Friday, October 19, 2012

Laid-off Appalachian miner blames politicians, but not those you might think, for region's woes

Thousands of Central Appalachian coal miners have been laid off since January as coal companies decrease operations in the region and move to more lucrative mining areas, including the Powder River Basin in Wyoming. There are several reasons for this, the biggest of which is cheap natural gas. Mimi Pickering and Sylvia Ryerson of radio station WMMT in Whitesburg, Ky. recently interviewed Letcher County miner Gary Bentley, to collect his thoughts.

Bentley, 29, lost his job with Arch Coal Inc. in June, and after months of searching, was hired at a mine in Owewnsboro, Ky., five and a half hours from Whitesburg in the western part of the state. He worked for Arch for 10 years, and is a Letcher County native. The layoffs are unlike anything he's seen, he told Ryerson and Pickering, and he doesn't think it's fair.

"People come in here and they make billions of dollars, and they've been doing it for hundreds of years here, and now when they're leaving, they're just leaving us with nothing," Bentley said. He was lucky to find work in Kentucky, he said, because many other miners he worked with had to get jobs in Alabama, Pennsylvania, West Virginia and even Australia. It's also been slightly easier for him because he has a high school diploma. Some older miners he knows have no more than a sixth-grade education, and were hired before mining companies began requiring at least a high school education.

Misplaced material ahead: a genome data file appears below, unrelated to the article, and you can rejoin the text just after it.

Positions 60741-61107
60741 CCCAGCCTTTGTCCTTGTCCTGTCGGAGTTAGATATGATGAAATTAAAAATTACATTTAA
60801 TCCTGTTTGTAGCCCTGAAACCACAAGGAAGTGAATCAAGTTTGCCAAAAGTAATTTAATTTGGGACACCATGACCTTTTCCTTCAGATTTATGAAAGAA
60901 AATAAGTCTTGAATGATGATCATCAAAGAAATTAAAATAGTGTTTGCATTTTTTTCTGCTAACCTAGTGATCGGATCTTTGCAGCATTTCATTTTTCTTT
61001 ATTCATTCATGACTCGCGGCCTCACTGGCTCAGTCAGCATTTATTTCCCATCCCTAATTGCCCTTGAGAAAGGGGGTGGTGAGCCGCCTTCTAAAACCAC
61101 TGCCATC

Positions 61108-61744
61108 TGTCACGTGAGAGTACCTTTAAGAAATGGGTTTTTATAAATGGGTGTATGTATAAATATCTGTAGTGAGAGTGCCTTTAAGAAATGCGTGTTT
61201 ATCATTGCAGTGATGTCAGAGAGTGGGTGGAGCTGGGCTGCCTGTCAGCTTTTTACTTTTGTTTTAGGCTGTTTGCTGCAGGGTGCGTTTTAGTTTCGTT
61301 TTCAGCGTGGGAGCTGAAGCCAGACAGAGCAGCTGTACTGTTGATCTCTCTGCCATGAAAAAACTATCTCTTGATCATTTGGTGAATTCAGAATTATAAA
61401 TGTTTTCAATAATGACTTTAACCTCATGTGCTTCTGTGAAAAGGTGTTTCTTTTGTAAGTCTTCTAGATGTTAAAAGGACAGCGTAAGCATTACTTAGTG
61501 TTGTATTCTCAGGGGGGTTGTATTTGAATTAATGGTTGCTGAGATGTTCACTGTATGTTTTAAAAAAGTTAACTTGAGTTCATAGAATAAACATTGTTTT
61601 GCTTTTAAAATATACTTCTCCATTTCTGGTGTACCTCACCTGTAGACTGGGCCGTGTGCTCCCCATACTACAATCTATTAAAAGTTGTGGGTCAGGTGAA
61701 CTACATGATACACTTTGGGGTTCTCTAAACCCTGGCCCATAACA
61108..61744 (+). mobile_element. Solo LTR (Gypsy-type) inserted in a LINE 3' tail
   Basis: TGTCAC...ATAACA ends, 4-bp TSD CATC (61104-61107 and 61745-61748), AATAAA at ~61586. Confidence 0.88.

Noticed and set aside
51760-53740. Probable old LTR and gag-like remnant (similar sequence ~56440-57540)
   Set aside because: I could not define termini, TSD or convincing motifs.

Bentley said local politicians want to blame Central Appalachian coal's decline on the federal government because of increased Environmental Protection Agency regulations, but what he saw at EPA hearings in Pikeville, Ky., showed him a different story. "I was real disappointed with our local, state and regional politicians because I felt like they all wanted to get up there and point fingers and say 'It's this person's fault, it's this person's fault. They're trying to destroy our industry; they're destroying Eastern Kentucky,'" Bentley said. "But at the same time, they're in the position. Why weren't they doing more to stand up for the region? Why weren't they doing more to try and bring in other industry?"

Bentley continued: "Anybody with any sort of intelligence that keeps up on the coal industry saw the declines coming. ... So, I feel that the political leaders really failed us by not having a back up plan for this area and for these communities. ... We need real answers and real solutions, not just a bunch of hot wind." To listen to Bentley's full interview, click here.

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